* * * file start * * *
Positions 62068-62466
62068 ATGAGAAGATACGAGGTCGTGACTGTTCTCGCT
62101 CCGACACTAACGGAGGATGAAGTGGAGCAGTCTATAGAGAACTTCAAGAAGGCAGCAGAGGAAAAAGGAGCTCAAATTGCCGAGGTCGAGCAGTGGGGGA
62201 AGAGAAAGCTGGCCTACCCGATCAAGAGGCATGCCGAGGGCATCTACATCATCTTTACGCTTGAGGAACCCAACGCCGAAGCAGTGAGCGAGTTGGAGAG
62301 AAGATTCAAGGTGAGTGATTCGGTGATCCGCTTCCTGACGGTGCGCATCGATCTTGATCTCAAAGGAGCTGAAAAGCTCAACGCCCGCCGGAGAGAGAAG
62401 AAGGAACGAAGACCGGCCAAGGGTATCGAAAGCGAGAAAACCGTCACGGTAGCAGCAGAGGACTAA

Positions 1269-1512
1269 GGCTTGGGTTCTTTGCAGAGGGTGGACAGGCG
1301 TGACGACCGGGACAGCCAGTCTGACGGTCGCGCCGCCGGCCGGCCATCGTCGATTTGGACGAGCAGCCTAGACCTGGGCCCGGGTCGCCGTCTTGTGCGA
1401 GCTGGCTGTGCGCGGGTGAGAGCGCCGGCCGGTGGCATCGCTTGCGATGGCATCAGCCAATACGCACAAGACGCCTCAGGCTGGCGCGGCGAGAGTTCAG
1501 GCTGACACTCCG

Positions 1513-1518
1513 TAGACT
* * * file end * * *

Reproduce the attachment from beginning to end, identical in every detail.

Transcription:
Positions 62068-62466
62068 ATGAGAAGATACGAGGTCGTGACTGTTCTCGCT
62101 CCGACACTAACGGAGGATGAAGTGGAGCAGTCTATAGAGAACTTCAAGAAGGCAGCAGAGGAAAAAGGAGCTCAAATTGCCGAGGTCGAGCAGTGGGGGA
62201 AGAGAAAGCTGGCCTACCCGATCAAGAGGCATGCCGAGGGCATCTACATCATCTTTACGCTTGAGGAACCCAACGCCGAAGCAGTGAGCGAGTTGGAGAG
62301 AAGATTCAAGGTGAGTGATTCGGTGATCCGCTTCCTGACGGTGCGCATCGATCTTGATCTCAAAGGAGCTGAAAAGCTCAACGCCCGCCGGAGAGAGAAG
62401 AAGGAACGAAGACCGGCCAAGGGTATCGAAAGCGAGAAAACCGTCACGGTAGCAGCAGAGGACTAA

Positions 1269-1512
1269 GGCTTGGGTTCTTTGCAGAGGGTGGACAGGCG
1301 TGACGACCGGGACAGCCAGTCTGACGGTCGCGCCGCCGGCCGGCCATCGTCGATTTGGACGAGCAGCCTAGACCTGGGCCCGGGTCGCCGTCTTGTGCGA
1401 GCTGGCTGTGCGCGGGTGAGAGCGCCGGCCGGTGGCATCGCTTGCGATGGCATCAGCCAATACGCACAAGACGCCTCAGGCTGGCGCGGCGAGAGTTCAG
1501 GCTGACACTCCG

Positions 1513-1518
1513 TAGACT